used by the web application to provide a hint of what type of content is
contained within the track, to guide how it should be treated by
Valid values for the application-set content hint are dependent on the
MediaStreamTrack contained. On setting
contentHint to value,
MediaStreamTrack's kind attribute is
"audio", and value is not one of
"music", abort these steps.
MediaStreamTrack's kind attribute is
"video", and value is not one of
"text", abort these steps.
MediaStreamTrack's application-set content hint to value.
MediaStreamTrackaccording to the new value of its application-set content hint. This adaptation should happen as quickly as reasonable, e.g. within the next couple of captured video frames or audio buffers.
MediaStreamTrack's application-set content hint.
Note that the initial value of application-set content hints is
"", corresponding to that no hint has been provided. It
does not default to the implementation's best guess of contained type of
Audio content hints are only applicable when the
contains an audio track.
|Audio content hints|
No hint has been provided, the implementation should make its best-informed guess on how to handle contained audio data. This may be inferred from how the track was opened or by doing content analysis.
The track should be treated as if it contains speech data. Consuming this signal it may be appropriate to apply noise suppression or boost intelligibility of the incoming signal.
The track should be treated as if it contains music data. Generally this might imply tuning or turning off audio-processing components that are used to process speech data to prevent the audio from being distorted.
Video content hints are only applicable when the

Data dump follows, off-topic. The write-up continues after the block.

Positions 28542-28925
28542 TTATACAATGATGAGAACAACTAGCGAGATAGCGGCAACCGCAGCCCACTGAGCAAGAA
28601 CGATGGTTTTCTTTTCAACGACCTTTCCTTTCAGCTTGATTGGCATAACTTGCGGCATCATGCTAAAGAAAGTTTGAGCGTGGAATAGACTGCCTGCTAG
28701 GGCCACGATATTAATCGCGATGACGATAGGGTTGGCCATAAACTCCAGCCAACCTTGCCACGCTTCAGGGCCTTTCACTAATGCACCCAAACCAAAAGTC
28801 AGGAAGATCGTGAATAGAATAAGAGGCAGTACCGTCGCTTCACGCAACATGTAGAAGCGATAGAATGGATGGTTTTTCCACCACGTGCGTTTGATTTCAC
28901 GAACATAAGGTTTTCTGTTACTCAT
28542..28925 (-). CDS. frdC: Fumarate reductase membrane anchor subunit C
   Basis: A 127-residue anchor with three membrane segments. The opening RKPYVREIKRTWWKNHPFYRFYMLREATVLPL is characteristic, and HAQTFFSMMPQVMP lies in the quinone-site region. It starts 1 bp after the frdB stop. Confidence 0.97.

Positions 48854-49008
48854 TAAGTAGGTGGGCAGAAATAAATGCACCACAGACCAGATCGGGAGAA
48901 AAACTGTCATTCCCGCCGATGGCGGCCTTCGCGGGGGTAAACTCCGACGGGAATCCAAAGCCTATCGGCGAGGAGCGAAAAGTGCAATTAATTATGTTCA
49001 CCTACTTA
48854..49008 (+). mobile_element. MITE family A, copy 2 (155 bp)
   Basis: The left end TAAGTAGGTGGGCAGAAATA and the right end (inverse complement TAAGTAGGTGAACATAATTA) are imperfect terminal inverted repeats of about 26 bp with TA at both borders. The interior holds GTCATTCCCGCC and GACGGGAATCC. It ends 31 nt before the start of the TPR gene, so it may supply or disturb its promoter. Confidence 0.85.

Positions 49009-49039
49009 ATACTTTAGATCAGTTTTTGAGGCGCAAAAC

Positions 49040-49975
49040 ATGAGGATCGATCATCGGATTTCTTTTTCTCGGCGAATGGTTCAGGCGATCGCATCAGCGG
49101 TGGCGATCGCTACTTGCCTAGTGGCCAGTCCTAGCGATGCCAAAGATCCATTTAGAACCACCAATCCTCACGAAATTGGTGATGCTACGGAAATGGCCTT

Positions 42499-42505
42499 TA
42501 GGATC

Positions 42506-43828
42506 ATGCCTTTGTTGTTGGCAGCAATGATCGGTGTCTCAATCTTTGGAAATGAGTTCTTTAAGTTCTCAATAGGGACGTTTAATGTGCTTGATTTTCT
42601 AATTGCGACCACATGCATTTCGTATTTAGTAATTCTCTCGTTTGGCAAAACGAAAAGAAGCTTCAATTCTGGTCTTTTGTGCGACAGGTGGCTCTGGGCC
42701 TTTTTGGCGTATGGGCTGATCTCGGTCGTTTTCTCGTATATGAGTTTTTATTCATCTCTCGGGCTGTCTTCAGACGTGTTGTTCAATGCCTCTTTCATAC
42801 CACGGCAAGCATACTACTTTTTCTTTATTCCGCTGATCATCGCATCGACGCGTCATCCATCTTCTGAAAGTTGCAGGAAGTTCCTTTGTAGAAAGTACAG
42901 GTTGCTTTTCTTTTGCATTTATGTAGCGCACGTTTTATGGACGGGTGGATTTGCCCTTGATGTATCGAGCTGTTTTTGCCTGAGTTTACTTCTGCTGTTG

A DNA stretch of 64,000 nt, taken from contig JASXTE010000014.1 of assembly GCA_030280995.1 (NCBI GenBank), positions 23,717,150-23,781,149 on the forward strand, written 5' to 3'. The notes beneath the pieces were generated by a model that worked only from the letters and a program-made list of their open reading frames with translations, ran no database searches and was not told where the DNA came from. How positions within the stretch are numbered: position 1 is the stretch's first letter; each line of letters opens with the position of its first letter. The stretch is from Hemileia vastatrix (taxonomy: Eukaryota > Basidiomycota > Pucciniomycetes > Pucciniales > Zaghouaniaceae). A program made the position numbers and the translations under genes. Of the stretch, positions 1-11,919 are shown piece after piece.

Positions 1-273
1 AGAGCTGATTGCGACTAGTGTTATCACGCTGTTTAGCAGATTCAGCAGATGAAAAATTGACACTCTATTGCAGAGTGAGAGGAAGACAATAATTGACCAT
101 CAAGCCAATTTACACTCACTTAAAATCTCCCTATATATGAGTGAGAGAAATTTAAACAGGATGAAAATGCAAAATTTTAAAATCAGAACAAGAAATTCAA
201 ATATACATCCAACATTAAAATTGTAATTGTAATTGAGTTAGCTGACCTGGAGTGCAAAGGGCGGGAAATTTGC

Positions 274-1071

contains a video track.
|Video content hints|
No hint has been provided, the implementation should make its best-informed guess on how contained video content should be treated. This can for example be inferred from how the track was opened or by doing content analysis.
The track should be treated as if it contains video where motion is important. This is normally webcam video, movies or video games. Quantization artefacts and downscaling are acceptible in order to preserve motion as well as possible while still retaining target bitrates. During low bitrates when compromises have to be made, more effort is spent on preserving frame rate than edge quality and details.
The track should be treated as if video details are extra important. This is generally applicable to presentations or web pages with text content, painting or line art. This setting would normally optimize for detail in the resulting individual frames rather than smooth playback. Artefacts from quantization or downscaling that make small text or line art unintelligible should be avoided.
The track should be treated as if video details are extra important, and that significant sharp edges and areas of consistent color can occur frequently. This is generally applicable to presentations or web pages with text content. This setting would normally optimize for detail in the resulting individual frames rather than smooth playback, and may take advantage of encoder tools that optimize for text rendering. Artefacts from quantization or downscaling that make small text or line art unintelligible should be avoided.